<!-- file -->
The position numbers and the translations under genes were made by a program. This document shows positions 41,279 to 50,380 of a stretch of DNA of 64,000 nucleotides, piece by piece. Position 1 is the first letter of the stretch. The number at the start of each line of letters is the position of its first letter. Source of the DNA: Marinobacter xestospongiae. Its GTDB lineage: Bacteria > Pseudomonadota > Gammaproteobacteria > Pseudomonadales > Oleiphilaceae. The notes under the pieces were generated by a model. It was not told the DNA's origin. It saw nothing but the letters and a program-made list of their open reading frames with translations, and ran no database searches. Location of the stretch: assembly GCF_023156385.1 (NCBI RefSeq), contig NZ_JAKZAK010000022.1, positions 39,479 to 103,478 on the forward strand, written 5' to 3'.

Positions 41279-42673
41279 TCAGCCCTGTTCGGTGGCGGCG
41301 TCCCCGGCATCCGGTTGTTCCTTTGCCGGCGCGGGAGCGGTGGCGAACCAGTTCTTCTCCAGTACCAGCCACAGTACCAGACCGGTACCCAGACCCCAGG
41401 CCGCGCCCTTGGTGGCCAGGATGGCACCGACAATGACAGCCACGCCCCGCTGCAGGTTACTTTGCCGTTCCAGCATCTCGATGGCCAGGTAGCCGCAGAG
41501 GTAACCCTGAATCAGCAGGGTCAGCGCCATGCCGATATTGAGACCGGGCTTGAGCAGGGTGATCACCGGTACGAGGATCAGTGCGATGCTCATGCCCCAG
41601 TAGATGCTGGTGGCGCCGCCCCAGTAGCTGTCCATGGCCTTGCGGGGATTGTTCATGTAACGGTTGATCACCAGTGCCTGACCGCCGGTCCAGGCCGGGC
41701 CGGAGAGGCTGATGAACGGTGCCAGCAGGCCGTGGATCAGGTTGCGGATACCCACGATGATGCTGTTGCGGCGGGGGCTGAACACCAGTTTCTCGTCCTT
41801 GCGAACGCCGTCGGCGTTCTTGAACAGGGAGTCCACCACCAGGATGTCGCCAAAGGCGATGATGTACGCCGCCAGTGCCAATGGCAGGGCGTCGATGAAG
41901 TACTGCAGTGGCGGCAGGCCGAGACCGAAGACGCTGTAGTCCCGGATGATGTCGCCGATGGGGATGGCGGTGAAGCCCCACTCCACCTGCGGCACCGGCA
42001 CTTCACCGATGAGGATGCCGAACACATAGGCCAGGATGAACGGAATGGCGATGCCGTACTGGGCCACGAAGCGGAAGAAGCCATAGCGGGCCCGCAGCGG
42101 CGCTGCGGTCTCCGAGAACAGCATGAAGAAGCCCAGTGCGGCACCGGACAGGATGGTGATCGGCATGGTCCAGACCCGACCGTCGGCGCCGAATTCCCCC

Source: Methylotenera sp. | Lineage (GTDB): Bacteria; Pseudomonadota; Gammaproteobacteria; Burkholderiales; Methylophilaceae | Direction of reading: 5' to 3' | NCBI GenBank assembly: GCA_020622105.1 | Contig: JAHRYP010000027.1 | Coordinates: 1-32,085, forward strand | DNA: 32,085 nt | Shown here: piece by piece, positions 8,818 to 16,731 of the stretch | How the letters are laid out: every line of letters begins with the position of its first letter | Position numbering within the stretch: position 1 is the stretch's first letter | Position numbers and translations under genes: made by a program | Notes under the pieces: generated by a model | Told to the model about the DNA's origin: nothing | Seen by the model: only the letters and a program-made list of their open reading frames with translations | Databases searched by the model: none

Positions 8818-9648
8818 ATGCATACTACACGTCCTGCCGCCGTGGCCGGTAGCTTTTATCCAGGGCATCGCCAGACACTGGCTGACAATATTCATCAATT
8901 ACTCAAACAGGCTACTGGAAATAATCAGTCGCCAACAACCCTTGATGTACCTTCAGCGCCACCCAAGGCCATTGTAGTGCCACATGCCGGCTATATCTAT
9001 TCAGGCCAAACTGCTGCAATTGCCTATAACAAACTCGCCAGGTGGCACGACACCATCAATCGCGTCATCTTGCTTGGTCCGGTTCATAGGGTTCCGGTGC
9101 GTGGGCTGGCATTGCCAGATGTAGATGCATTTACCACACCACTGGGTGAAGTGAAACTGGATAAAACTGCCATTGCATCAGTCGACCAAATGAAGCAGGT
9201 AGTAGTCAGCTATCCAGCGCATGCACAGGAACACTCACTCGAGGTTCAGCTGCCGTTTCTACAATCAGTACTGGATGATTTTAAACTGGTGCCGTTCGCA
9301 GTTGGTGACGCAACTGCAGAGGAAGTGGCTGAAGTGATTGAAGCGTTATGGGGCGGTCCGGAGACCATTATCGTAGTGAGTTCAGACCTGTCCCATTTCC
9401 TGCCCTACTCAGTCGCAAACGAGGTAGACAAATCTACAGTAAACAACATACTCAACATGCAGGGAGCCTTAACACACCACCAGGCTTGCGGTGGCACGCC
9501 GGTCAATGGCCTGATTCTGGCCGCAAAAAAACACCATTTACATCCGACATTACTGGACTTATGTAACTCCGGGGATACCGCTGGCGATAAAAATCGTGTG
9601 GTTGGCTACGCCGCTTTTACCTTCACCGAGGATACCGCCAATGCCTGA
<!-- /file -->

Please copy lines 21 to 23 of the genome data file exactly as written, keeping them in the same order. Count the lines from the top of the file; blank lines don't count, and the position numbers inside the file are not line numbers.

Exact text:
9401 TGCCCTACTCAGTCGCAAACGAGGTAGACAAATCTACAGTAAACAACATACTCAACATGCAGGGAGCCTTAACACACCACCAGGCTTGCGGTGGCACGCC
9501 GGTCAATGGCCTGATTCTGGCCGCAAAAAAACACCATTTACATCCGACATTACTGGACTTATGTAACTCCGGGGATACCGCTGGCGATAAAAATCGTGTG
9601 GTTGGCTACGCCGCTTTTACCTTCACCGAGGATACCGCCAATGCCTGA